First, some terminology: Chine refers to the area where the sidewall of the kayak meets the bottom of the hull. A soft-chine boat exhibits gentle curves, while a hard- or multi-chine boat has abrupt edges.

The history of boat chines in kayak design

The early skin kayaks of the Arctic relied on wooden ribs and longitudinal stringers for form. Those stringers were responsible for the single hard-chine, V-shaped hull of the Inuit or Greenland-style kayak and the multiple hard chines of the Aleutian baidarka design. It wasn’t until the advent of fiberglass and plastic that builders designed rounded and shallow-arch hulls without pronounced edges—initially for whitewater slalom.

Hard chines in sea kayaking

According to John Lockwood of Pygmy Kayaks in Port Townsend, Washington, hard chines enable a sea kayak to carve crisper turns. When the paddler shifts her weight to tilt the boat, the sharp angles of a hard- or multi-chine hull effectively become a curved keel. Think of what happens when you engage the edge of a parabolic ski or snowboard—it’s essentially the same phenomenon as when a tilted kayak moves through the water.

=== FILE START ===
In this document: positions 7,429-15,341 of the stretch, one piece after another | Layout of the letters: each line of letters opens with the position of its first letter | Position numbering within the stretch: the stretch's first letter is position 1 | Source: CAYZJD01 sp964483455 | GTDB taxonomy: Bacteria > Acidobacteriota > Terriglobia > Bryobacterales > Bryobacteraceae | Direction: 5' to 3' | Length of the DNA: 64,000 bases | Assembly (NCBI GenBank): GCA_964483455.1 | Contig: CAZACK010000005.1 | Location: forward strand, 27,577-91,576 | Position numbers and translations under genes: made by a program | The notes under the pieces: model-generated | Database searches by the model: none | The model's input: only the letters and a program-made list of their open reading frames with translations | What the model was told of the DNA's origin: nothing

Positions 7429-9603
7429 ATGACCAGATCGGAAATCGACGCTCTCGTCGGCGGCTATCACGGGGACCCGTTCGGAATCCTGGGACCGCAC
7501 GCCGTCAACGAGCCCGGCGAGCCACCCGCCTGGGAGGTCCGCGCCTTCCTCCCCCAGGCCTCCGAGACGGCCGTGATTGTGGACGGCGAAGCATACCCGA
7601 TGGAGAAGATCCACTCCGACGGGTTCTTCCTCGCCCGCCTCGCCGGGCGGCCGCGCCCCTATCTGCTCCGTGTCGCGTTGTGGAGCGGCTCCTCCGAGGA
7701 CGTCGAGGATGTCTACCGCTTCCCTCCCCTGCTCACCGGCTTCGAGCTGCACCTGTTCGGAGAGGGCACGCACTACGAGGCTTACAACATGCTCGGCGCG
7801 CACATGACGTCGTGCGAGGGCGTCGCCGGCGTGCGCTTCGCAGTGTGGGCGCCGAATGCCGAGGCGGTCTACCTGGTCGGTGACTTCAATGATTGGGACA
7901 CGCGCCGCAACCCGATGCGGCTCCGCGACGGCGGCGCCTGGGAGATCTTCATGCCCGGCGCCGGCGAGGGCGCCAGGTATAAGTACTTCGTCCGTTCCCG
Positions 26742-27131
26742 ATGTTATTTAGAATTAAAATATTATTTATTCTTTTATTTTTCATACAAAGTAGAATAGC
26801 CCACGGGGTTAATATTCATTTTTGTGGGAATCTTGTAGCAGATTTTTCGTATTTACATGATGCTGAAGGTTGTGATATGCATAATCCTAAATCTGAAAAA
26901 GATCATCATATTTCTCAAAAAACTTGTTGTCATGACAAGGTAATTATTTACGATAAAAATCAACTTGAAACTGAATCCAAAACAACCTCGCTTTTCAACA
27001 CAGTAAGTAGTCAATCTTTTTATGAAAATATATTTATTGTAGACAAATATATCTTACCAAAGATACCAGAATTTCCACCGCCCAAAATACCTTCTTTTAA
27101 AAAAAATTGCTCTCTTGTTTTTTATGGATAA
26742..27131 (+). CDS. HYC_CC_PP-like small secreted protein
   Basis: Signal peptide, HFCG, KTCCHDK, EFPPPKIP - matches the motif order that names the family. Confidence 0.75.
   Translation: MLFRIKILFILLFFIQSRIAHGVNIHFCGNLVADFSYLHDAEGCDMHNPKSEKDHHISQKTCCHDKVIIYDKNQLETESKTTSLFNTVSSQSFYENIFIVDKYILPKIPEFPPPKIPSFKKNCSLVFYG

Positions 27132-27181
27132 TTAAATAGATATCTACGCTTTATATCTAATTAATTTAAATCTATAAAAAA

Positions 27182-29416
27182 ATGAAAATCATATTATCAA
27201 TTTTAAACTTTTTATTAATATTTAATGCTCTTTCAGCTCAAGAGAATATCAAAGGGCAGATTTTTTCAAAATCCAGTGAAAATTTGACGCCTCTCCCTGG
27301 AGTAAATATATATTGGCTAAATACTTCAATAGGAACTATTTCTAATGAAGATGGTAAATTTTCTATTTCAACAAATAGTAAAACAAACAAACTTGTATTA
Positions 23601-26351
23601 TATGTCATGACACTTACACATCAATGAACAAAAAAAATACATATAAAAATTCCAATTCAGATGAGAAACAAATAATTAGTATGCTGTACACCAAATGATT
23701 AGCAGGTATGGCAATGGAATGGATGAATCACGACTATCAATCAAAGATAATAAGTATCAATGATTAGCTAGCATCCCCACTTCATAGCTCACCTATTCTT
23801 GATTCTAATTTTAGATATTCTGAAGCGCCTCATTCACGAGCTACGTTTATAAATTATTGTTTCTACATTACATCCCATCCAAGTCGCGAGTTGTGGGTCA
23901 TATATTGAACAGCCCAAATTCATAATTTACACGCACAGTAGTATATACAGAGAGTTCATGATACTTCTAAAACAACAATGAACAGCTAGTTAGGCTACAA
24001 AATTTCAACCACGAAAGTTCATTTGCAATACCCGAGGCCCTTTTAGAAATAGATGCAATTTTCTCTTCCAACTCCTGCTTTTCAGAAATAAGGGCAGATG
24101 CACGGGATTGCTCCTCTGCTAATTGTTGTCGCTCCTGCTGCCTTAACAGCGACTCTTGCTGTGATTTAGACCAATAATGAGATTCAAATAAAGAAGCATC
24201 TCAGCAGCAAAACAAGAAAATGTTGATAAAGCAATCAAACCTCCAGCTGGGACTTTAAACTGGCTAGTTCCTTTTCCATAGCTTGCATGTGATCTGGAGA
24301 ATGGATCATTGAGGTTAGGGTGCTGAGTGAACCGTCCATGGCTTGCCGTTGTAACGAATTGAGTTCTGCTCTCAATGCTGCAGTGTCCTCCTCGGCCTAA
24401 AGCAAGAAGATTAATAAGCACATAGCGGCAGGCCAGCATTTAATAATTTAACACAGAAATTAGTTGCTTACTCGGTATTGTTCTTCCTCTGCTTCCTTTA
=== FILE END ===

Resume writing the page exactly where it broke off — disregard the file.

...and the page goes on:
Advantages in turning and cruising

Lockwood says that the turning motion is enhanced in a single hard-chine hull; these designs will also turn with less angle of tilt. Lockwood’s calculations demonstrate that if all design variables are made equal, a multi-chine hull has 3.2 percent less wetted surface (and therefore less water resistance) than a hard-chine hull, and so is about 3.2 per cent more efficient at cruising speeds. Any difference in wetted surface between multi-chine and soft-chine hulls is even subtler, however a rounded hull will not offer the same maneuverability on edge.

What chine is it? | Feature Image: Pygmy Kayaks



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